Can PIA Survive?

Posted on November 4, 2006
Filed Under >Adil Najam, Economy & Development
23 Comments
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Adil Najam

According to a story in Dawn today (4 November, 2006) “Pakistan International Airlines (PIA) is in such dire financial straits that it may be threatened with liquidation because of its monthly losses of more than Rs1 billion and its current liabilities which exceed its assets by more than Rs20 billion.” The report goes on to say:

The corporation’s chartered accounts Anjum Asim Shahid Rahman and Ford Rhodes Sidat Hyder & Co wrote in their note to the half-yearly report that the corporation has incurred a gross loss of Rs74 million and a net loss of Rs6.144 billion during the half year ended June 30, resulting in accumulated losses of Rs17.944 billion on the balance sheet date. According to the auditors, the corporation’s current liabilities on June 30 this year exceeded its current assets by Rs. 20.326 billion

The auditors were not satisfied with the PIA’s methodology to evaluate costs of inventories and were not ready to give audit certificate for Rs6.2 billion accounted for as capital spares and consumable stores.
The PIA management said the net loss of Rs6.144 billion was due to increase in international fuel prices. The fuel cost for the half year ended June 30, 2006, amounted to Rs16.442 billion. PIA spokesman Imran Ghaznavi said the corporation’s liabilities had surpassed its assets by Rs22 billion by September 30 because of higher fuel prices. He said the company had asked the government for financial restructuring and they are examining our proposals”.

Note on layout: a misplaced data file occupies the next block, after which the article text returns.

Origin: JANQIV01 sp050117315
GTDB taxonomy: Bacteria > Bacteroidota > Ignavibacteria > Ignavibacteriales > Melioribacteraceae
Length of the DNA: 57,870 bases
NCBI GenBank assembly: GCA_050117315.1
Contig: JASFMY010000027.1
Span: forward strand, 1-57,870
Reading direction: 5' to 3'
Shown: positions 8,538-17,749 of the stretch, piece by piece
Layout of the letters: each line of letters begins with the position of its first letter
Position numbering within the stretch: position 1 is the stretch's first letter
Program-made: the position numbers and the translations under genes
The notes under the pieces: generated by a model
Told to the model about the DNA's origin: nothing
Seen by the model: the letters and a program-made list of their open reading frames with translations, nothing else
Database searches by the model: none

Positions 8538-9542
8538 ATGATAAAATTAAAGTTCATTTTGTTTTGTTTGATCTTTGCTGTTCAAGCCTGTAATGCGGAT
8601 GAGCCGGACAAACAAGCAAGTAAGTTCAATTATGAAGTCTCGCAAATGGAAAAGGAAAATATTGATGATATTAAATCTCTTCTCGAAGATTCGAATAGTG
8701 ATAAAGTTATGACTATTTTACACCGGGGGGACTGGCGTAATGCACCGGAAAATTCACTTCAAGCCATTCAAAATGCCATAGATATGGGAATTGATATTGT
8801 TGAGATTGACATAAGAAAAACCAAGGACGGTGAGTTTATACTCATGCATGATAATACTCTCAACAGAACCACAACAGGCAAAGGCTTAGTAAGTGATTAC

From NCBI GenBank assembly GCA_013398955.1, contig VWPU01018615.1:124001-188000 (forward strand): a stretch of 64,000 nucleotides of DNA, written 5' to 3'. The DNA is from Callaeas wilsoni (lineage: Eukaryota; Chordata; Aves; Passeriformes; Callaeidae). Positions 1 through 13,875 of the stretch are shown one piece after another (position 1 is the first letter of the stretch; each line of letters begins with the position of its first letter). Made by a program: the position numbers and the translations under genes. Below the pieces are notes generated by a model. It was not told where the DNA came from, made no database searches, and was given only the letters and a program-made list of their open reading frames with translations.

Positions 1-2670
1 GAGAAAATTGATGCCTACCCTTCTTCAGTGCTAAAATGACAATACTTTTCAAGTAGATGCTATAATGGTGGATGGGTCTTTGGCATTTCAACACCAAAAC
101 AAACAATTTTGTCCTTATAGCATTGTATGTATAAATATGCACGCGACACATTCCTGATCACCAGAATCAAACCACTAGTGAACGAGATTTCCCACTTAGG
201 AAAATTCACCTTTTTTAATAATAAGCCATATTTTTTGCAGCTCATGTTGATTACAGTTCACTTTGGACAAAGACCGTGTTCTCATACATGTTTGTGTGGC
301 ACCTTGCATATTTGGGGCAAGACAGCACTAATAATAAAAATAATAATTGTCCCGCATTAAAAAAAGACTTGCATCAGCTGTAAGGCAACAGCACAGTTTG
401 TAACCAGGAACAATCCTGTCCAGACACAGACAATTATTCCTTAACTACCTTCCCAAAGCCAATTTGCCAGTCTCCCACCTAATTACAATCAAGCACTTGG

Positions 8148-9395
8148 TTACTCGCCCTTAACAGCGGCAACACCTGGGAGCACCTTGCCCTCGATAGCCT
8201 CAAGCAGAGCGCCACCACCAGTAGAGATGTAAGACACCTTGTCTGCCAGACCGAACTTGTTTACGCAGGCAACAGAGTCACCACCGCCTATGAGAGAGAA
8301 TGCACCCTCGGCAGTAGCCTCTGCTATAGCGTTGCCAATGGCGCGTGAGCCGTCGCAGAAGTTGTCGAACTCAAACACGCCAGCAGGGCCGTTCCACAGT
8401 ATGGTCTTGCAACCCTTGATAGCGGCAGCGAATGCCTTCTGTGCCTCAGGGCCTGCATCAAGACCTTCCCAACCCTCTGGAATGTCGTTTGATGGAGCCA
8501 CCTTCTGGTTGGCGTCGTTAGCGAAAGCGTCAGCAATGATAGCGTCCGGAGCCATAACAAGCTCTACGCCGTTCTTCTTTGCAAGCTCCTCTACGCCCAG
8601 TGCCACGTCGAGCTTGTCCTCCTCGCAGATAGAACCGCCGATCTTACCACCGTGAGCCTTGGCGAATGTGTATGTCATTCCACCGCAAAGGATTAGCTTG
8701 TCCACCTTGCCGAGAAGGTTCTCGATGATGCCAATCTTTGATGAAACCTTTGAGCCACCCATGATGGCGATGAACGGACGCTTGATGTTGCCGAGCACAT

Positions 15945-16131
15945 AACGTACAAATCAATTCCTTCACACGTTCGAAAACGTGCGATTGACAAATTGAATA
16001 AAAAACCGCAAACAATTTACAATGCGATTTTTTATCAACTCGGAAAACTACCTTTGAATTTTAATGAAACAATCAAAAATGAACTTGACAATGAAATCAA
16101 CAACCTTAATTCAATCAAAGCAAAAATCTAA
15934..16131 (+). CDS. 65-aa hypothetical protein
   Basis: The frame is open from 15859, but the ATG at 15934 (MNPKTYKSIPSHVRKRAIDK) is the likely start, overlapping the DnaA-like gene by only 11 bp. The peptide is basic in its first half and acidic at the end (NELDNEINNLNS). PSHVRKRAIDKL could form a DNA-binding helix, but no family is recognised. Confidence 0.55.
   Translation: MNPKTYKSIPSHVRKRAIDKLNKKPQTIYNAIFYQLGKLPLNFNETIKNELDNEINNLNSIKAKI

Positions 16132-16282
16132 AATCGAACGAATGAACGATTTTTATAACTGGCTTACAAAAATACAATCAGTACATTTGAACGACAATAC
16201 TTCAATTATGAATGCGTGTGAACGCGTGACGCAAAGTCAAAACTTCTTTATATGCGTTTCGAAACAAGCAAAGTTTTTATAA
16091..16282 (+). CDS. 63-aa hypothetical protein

The airline is currently considering operational restructuring measures, including disinvestment of its holding in PIA Investment Limited or dispose of its properties to improve cash flows. The national flag carrier’s cash flows have already been hit by the European Union regulators’ decision to curtail some of its flights on the lucrative European sectors, particularly United Kingdom, on account of safety concerns due to inadequate maintenance.

Already, as part of the financial package an amount of Rs6.575 billion has been provided to the corporation up to June 30, 2006, against which 543 million A-class ordinary shares of Rs10 each were issued to the GOP. Another Rs114 million shares are expected to be issued during the current financial year. The federal government has already provided Rs8.8 billion as equity and guarantees to the PIA for the purchase of eight new Boeing 777 aircrafts out of which five have been acquired to date.

I have hazy memories of a time when PIA was considered to be an exciting international and were exported to the Middle East and elsewhere to help launch other airlines that have since become award winners. One had thought for a while that the purchase of new airplanes and cosmetic changes in the staff as well as on the tailfins (here) might signify a shift towards better times. Of course, the recent Fokker crash (here)and the subsequent decision to stop using Fokkers could also not have helped (here). Yet, it seems that the troubles are even deeper than one might have imagined.